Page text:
Midnight on December 31 may be rapidly approaching, but you still have time to learn some fun factoids guaranteed to help break the ice at any New Year’s festivities.
The French Republican Calendar was used during the revolution and for 12 years after to reflect the country’s “new age of liberty.” It was designed using a decimal system and was also briefly resurrected during the Paris Commune in 1871.
The Gregorian calendar was introduced in October of 1582 by Pope Gregory XIII as a revised version of the Julian calendar. It took almost 350 years for the world to get on board. Turkey didn’t make the switch until 1927.
It’s been widely reported that the month was named for the Roman god Janus, but it’s actually rooted in the Latin word “ianua,” which means door. The name was chosen to symbolize the opening of a new door that happens when the new year begins.
Don’t worry about surge pricing. If you’ve had too much to drink on New Year’s (and other holidays), AAA in most states offer free rides home to people who’ve had one too many flutes of champagne to drive.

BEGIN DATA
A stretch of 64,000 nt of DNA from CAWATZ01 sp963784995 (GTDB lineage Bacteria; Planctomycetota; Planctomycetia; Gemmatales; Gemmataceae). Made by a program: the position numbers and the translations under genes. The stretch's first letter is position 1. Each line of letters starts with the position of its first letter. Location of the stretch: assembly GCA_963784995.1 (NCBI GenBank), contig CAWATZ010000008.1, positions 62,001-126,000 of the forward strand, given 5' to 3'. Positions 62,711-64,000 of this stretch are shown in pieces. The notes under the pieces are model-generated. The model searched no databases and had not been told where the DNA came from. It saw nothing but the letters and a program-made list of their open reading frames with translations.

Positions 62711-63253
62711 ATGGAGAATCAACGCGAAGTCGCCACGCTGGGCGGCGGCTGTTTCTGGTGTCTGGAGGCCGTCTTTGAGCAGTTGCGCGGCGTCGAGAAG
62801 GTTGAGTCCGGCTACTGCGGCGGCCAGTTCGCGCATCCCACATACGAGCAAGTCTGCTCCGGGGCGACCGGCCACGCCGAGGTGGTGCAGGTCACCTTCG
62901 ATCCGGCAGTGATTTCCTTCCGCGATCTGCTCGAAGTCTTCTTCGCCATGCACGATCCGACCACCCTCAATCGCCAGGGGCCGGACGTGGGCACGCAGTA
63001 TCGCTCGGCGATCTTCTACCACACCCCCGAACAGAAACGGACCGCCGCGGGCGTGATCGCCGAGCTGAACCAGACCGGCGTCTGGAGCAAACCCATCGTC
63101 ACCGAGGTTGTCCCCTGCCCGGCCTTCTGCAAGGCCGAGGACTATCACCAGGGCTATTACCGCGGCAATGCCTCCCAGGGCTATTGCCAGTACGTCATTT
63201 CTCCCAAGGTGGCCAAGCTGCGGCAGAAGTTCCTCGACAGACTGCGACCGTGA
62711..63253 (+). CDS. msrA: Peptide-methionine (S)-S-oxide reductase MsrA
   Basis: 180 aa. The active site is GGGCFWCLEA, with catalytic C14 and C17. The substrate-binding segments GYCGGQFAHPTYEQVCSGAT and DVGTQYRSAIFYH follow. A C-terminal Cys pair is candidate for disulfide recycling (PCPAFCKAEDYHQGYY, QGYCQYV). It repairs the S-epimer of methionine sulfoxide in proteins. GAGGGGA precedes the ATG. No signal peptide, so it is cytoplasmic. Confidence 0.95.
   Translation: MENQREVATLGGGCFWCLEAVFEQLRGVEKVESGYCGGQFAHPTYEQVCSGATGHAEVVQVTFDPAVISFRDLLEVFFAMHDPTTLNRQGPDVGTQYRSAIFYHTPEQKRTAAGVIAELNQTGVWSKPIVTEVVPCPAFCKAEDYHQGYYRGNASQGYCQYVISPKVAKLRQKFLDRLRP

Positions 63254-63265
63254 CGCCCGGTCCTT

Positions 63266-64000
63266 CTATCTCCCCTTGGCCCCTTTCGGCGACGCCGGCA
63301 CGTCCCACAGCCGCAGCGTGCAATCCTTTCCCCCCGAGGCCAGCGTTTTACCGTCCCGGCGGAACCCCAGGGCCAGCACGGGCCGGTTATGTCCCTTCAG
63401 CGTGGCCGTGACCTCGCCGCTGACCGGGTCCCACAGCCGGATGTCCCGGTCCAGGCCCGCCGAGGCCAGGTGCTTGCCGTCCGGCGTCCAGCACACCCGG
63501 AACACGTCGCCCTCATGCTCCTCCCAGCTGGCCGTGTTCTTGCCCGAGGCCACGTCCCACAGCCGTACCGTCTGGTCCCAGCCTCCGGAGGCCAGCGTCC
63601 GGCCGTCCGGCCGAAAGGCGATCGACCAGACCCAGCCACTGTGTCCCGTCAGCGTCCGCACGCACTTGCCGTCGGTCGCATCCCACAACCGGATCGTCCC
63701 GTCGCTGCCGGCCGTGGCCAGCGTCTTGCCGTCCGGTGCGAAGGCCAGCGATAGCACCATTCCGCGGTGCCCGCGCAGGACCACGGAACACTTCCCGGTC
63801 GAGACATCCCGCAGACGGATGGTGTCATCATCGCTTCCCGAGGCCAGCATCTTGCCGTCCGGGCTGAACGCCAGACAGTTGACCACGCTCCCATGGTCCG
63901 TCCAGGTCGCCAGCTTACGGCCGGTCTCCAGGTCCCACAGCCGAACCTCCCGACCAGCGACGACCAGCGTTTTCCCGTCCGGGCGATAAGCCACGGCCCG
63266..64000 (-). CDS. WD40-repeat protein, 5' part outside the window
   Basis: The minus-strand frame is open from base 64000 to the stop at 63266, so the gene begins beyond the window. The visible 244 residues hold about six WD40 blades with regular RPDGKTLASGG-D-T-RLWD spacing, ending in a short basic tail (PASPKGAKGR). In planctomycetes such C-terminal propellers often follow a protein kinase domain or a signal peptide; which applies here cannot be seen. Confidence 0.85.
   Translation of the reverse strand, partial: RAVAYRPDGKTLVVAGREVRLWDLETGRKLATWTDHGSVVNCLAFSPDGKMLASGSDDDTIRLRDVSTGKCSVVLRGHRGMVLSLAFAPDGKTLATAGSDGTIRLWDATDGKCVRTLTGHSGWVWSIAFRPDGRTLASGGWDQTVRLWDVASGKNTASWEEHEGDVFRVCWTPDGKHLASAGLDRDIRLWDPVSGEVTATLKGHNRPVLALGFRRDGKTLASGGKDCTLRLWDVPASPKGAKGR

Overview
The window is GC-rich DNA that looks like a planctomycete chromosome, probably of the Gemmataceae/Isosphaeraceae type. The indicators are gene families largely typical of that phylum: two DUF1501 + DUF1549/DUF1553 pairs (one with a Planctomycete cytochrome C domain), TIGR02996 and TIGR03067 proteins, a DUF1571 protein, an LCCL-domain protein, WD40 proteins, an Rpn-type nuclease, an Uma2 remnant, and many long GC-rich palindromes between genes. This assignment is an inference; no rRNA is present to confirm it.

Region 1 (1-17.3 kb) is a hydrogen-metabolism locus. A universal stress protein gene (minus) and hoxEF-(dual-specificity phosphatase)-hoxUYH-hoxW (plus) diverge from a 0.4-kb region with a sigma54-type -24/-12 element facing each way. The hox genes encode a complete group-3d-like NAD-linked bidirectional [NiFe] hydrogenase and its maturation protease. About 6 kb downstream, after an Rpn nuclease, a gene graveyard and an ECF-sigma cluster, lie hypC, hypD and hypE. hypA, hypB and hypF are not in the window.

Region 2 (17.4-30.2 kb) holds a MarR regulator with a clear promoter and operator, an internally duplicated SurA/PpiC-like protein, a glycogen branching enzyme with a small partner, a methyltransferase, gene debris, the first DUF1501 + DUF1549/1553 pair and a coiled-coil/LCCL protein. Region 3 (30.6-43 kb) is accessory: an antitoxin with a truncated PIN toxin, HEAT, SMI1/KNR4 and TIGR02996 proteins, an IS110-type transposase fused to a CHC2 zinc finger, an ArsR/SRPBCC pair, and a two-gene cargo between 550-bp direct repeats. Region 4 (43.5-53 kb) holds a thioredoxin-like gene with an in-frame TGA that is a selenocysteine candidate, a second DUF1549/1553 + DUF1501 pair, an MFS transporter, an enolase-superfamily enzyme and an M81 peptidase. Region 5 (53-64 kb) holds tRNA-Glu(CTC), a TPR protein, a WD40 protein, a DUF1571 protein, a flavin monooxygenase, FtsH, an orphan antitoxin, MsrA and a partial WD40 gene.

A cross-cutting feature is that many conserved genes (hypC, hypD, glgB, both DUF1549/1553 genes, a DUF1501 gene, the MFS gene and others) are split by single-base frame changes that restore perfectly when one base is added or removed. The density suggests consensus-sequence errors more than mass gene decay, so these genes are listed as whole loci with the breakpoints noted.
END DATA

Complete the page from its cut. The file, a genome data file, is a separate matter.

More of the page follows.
Composer Jem Finer wrote the piece called “Longplayer,” which can be heard at London’s Trinity Buoy Wharf (or over this live stream). It’s being performed by singing bowls and is set to start all over again immediately after it finishes in 2999.
Anarctica’s annual IceStock music festival may be one of the coolest (pun intended) ways to spend New Year’s. The event is held at McMurdo Station, Antarctica when the local population balloons to over 1,200 people during their summer months.